Kull and the Quest for Identity

Kull and the Quest for Identity

Baen Kull Robert E Howard-smallkull-the-fabulous-warrior-king-198NOTE: The following article was first published on April 18, 2010. Thank you to John O’Neill for agreeing to reprint these early articles, so they are archived at Black Gate which has been my home for over 5 years and 250 articles now. Thank you to Deuce Richardson without whom I never would have found my way. Minor editorial changes have been made in some cases to the original text.

Robert E. Howard’s “The Shadow Kingdom” is a remarkable advancement upon “Exile of Atlantis” and the “Am-ra of the Ta’an” fragments. Howard’s first published story of what will later be known as the Pre-Cataclysmic Age leaves behind the derivative world of Edgar Rice Burroughs pastiches to mine new territory in terms of character and setting as well as genre.

Kull, the barbarian who has recently seized the crown and now must struggle to keep it, marks a significant break from both Howard and the fantasy genre’s past while continuing to build upon the age-old theme of the outsider as noble savage. Howard was hardly the first young man who felt a sense of kinship with such characters. It is not hard to imagine the aspiring young writer, alienated in Cross Plains, pouring his feelings into the exiled Atlantean who remains an outcast even after rising to the throne of Valusia.

The story opens with Kull making a proper royal entrance. Unsurprisingly, the barbarian king’s empathy rests not with Valusia’s finest archers and trumpeters, but with the mercenaries paid to act as foot soldiers – men who show the king little respect, but who demonstrate integrity for all their brash honesty. This sets the stage for the introduction of Brule, the noble Pict destined to become Kull’s loyal companion. While Brule enters the series as a figure of suspicion, Kull soon modifies his opinion of the man’s character. Brule, like Kull, is a man of integrity.

kullver1grant-kullOne can easily imagine Howard crafting his story through the eyes of his protagonist starting out with a prejudice against Brule only to have the Pict prove his loyalty. Howard the writer literally becomes Kull the character.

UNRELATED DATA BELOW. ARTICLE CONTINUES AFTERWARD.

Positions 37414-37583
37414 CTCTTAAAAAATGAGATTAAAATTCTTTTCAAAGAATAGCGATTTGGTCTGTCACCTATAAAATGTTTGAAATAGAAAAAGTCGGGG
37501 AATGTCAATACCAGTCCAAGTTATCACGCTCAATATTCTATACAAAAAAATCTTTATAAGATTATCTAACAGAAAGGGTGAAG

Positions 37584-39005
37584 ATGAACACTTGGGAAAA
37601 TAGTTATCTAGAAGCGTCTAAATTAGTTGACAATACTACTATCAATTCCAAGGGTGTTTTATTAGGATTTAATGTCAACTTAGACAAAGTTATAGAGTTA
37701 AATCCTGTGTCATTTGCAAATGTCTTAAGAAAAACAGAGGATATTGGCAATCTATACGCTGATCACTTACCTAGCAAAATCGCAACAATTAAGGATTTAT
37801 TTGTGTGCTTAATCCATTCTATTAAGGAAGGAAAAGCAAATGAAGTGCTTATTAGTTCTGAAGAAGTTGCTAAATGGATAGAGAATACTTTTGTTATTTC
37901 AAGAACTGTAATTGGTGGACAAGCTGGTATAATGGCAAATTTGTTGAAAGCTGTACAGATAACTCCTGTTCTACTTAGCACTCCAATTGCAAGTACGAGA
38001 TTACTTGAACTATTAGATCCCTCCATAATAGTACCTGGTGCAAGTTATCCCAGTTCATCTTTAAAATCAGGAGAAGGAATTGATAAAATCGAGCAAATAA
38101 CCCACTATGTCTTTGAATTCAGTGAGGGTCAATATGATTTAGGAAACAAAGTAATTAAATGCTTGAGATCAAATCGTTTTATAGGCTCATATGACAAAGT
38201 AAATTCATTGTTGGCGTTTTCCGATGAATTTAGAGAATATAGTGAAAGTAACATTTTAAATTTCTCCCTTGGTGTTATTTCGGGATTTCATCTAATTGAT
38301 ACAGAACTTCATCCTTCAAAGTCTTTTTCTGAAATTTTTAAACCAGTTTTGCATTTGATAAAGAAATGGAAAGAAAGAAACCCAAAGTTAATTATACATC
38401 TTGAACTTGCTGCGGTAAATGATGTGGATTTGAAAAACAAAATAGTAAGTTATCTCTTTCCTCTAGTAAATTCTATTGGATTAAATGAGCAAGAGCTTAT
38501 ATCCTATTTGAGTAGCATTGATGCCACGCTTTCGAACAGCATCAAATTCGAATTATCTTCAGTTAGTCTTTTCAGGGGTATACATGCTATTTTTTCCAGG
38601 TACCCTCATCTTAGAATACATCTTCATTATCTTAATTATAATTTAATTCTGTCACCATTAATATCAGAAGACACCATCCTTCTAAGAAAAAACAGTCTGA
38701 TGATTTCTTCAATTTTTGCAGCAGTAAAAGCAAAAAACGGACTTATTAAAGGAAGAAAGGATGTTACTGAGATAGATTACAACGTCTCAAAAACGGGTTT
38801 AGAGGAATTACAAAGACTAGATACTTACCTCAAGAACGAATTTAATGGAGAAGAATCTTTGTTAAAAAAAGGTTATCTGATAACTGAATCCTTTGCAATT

This intense and unique identification between creator and creation is part of what gives Howard’s best work its strength for the author imparts to the reader his genuine surprise at unforeseen developments. Howard’s fictional world was real to its author and this is what separated him from many other pulp writers.


Kull agrees to dine with Ka-nu, the Pictish envoy grown fat and debauched from his soft living over many years in the Valusian capitol. Kull’s initial assessment of Ka-nu, as with Brule, is negative but circumstances again prove Kull (and thereby Howard) to be a rash judge of character for Ka-nu does behave with honor in spite of his seeming corruption.

Tales of court intrigue were common at the time Howard wrote “The Shadow Kingdom.” The adventure stories of Alexandre Dumas, Anthony Hope, and Henry Bedford-Jones were among the staple diet of readers of pulp and adventure fiction.


delrey-kullsubterranean-kull-limitedHoward broke with convention once again with this tale by having the duplicitous members of Kull’s court not only be likened to serpents, but actually be unmasked as serpents disguised as men.

This wrinkle in the plot is a familiar one to readers of various Theosophical texts (which still flourish among followers of the more fantastic conspiracy theories) who posit an underground civilization of reptilian humanoids has survived from antiquity or was established as a colony by some far distant planet.

Such material would easily be viewed as ridiculous in the hands of most writers. The difference is that Howard passionately believes in his fiction and consequently, the reader is willing to suspend their disbelief.


“The Shadow Kingdom” still inspires excitement in readers nearly ninety years since its publication. The story concludes with Kull vowing to hunt the Serpent-Men all over the world to destroy them once and for all.

The tale which first introduced Kull to readers of Weird Tales in 1929 was a long time coming for Howard who had taken Kull from supporting player in tribal dramas to a principled exile to an unlikely king along the character’s arduous path to publication.


subterranean-kull-slipcaseThe quest to destroy the Serpent-Men is a conceit that would later inspire L. Sprague de Camp to expand the role of the Stygian sorcerer, Thoth-Amon and the cult of Set into a comparable recurring plot device in his revised and expanded Conan stories of the 1950s, 1960s, and 1970s. That particular version of Howard’s more famous barbarian hero is one that rankles many purists today, but it is a vision de Camp borrowed from Conan’s predecessor and Howard’s original noble savage.

The 1929 publication of “The Shadow Kingdom” ushered in the new era of Kull, exile of Atlantis and his alter-ego, Robert E. Howard, exile of Cross Plains.


William Patrick Maynard was licensed by the Sax Rohmer Literary Estate to continue the Fu Manchu thrillers beginning with The Terror of Fu Manchu (2009; Black Coat Press) and The Destiny of Fu Manchu (2012; Black Coat Press). The Triumph of Fu Manchu is coming soon from Black Coat Press.

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Martin Christopher

I’ve never been convinced that Howard treated his world as more real than other writers. Perhaps he did compared to other writers of the time who have been completely forgotten, but to those who had a lasting impact I don’t see the difference.


Thanks to William and John for posting this entry. Kull is on my to-read list. So I’ll get to it at some point. The “Quest for Identity” part of the title was a bit murky to me. Are you referring to Howard by that?

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